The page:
Friday, August 28, 2015

My Business Privilege Tax diary

This week, I’m engaging in some “participatory journalism.” I’m paying the Business Privilege Tax.

My Business Privilege Tax diary


This week, I’m engaging in some “participatory journalism.” I’m paying the Business Privilege Tax.

I’m probably not the type of person you associate with paying the BPT. Heck, I’m not the type of person I associate with paying the BPT. I don’t own a business in the traditional sense. But since I’m a self-employed person (I’m a freelancer), I have to pony up.

This actually won’t be my first time. Back in 2004, I earned about $1,000 freelancing, and was surprised to learn that I had become a business in the city’s eyes. Before paying the BPT, though, I had to pay a $250.00 start-up fee. What if I had earned less than $250.00? I called up the Department of Revenue and asked. I was promptly warned that if I dared not pay the BPT, the city would hunt me down and punish me.

So I paid the fee, started my “business,” and paid the tax – then forgot about it again until this Sunday evening, when it hit me like a ton of expensive bricks: “Crap, I became a freelancer last year. I have to pay the BPT.”

Since the BPT is the city’s most notoriously complicated, profoundly unpopular tax, I thought I'd keep a diary of my attempt to pay it. .

Day 1: Sunday, April 11

Upon realizing that I need to pay the BPT, I visit and click on the helpful “Pay and File Taxes” link on the left-hand side of the site. I get a pop-up informing me that the Department of Revenue’s software is only compatible with Internet Explorer – do I want to download it? I say yes. I get another pop-up telling me that I first need to download Windows, which I don’t want to do on my Mac laptop. Mission Status: No Progress.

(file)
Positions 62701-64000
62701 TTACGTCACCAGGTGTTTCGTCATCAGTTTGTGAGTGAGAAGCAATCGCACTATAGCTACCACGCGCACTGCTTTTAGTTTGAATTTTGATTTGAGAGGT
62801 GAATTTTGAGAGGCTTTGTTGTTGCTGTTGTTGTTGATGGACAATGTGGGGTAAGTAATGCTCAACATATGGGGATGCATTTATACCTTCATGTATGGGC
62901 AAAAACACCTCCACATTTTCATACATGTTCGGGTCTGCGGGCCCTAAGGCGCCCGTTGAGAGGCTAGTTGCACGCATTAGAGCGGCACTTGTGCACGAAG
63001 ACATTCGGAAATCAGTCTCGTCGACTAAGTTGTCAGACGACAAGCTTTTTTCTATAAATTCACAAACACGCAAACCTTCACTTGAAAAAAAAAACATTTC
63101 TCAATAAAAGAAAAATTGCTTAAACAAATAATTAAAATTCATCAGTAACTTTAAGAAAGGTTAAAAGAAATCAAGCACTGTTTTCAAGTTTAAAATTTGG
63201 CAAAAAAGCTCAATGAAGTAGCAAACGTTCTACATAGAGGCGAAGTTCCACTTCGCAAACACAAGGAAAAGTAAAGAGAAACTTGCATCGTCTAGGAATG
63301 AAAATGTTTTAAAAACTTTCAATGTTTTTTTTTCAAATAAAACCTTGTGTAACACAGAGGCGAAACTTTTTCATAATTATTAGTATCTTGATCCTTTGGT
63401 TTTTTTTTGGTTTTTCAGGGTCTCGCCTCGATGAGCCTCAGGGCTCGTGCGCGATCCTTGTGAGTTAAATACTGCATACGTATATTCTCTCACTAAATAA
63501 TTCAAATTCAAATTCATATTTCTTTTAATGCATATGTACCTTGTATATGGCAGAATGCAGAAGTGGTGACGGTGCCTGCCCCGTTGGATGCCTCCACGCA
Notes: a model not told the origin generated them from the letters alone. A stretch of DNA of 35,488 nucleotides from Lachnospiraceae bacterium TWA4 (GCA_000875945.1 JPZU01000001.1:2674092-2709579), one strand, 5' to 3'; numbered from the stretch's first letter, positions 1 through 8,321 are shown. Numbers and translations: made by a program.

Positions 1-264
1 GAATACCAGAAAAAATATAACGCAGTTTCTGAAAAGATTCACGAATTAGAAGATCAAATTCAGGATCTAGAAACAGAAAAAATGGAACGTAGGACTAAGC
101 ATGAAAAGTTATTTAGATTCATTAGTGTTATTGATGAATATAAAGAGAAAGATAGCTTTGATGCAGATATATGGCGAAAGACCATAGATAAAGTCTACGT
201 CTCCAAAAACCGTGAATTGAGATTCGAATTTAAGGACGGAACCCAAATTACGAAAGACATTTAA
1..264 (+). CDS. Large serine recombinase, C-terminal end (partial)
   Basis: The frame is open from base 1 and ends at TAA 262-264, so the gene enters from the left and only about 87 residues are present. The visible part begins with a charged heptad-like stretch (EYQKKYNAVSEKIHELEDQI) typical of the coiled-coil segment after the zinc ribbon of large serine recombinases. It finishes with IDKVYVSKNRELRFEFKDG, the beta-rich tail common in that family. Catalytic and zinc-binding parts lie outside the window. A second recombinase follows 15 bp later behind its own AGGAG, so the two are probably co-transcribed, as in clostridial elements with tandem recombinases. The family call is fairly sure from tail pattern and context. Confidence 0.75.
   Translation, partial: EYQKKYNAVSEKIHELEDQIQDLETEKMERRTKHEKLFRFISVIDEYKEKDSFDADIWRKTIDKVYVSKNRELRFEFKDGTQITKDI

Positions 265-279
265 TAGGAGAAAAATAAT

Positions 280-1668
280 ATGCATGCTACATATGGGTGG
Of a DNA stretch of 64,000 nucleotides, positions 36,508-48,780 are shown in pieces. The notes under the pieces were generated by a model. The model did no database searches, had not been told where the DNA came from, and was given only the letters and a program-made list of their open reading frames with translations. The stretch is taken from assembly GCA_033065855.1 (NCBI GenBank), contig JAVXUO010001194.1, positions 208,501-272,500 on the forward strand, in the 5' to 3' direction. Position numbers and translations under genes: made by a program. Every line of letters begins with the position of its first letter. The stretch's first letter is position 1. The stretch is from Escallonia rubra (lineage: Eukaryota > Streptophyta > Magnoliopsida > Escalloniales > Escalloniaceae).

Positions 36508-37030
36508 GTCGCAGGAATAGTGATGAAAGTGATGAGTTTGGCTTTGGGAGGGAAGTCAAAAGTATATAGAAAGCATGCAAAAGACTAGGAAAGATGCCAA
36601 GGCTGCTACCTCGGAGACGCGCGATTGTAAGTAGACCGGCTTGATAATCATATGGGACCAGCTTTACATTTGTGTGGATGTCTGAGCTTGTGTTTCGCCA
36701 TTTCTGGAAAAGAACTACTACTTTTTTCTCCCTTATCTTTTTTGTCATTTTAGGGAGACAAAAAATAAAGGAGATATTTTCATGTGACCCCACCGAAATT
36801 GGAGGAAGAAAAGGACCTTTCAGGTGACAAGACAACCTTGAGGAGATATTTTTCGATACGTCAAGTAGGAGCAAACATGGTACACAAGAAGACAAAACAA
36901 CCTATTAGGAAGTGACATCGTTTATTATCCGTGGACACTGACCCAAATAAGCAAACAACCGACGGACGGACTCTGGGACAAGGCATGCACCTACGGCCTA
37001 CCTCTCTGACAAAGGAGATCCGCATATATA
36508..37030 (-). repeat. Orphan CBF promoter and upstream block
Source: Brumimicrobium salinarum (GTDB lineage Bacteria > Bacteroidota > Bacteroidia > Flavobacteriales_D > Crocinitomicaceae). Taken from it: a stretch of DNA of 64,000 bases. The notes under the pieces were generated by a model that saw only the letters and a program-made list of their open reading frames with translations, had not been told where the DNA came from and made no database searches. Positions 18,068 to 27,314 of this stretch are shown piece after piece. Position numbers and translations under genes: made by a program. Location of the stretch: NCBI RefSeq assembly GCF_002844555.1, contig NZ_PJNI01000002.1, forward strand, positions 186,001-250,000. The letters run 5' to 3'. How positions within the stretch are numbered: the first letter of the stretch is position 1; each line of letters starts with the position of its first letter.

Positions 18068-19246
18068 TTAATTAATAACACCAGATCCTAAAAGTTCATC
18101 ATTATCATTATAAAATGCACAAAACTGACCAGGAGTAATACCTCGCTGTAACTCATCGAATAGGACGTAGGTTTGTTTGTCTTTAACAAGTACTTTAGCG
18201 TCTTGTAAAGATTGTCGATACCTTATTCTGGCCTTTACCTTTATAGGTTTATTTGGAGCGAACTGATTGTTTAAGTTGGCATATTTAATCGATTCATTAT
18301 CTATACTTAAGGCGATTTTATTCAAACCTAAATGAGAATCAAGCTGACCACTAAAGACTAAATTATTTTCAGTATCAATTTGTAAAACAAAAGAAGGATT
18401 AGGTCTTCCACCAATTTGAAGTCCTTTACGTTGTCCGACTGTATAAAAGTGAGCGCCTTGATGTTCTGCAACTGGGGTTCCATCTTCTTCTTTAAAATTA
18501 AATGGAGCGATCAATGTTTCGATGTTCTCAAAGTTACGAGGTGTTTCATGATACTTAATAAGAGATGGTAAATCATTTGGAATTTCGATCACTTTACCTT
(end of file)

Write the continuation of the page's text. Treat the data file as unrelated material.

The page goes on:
Day 2: Monday, April 12

I find a PC and use Explorer to download copies of the BPT form, the BPT “EZ” form, and the “Change Form,” (because I changed addresses). I think I can use the EZ form – the extended form is for people who conducted business both inside and outside of Philadelphia, from what I can tell.

The first thing I see on the EZ form is a line asking for my city tax account number.

Now, I am very impressed with myself for filing away copies of the form I filled out and the $250.00 check I wrote to start my “business” back in 2005, but I don’t have any documentation from the city acknowledging receipt of those things or giving me an account number (I have no recollection of whether I ever received said documentation; I may have, but I don’t have it now). This helps me realize that my "business" didn't have any contact with the city between 2005 and 2008, though I think I earned some small amount of money freelancing during that period. I'm probably going to have to pay back taxes. Well, one thing at a time.

There doesn’t appear to be any place to look up your account number on the Revenue Department’s website, so I call. On my first call, at about 2:00 p.m., I’m placed on hold for 15 minutes before the system cuts me off for no apparent reason. My second call, a half hour later, I abandon after 5 minutes because I have to be somewhere. The third time I call, at about 4:50, the phone just rings and rings.

Mission Status: Minor Progress.

Stay tuned…

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Every year, city government spends slightly more than $4 billion. Where does all that money come from? More importantly, where does it go? Are we getting the most bang for our tax buck? “It's Our Money” is a joint project between Philadelphia Daily News and WHYY, funded by the William Penn Foundation, designed to answer these questions.

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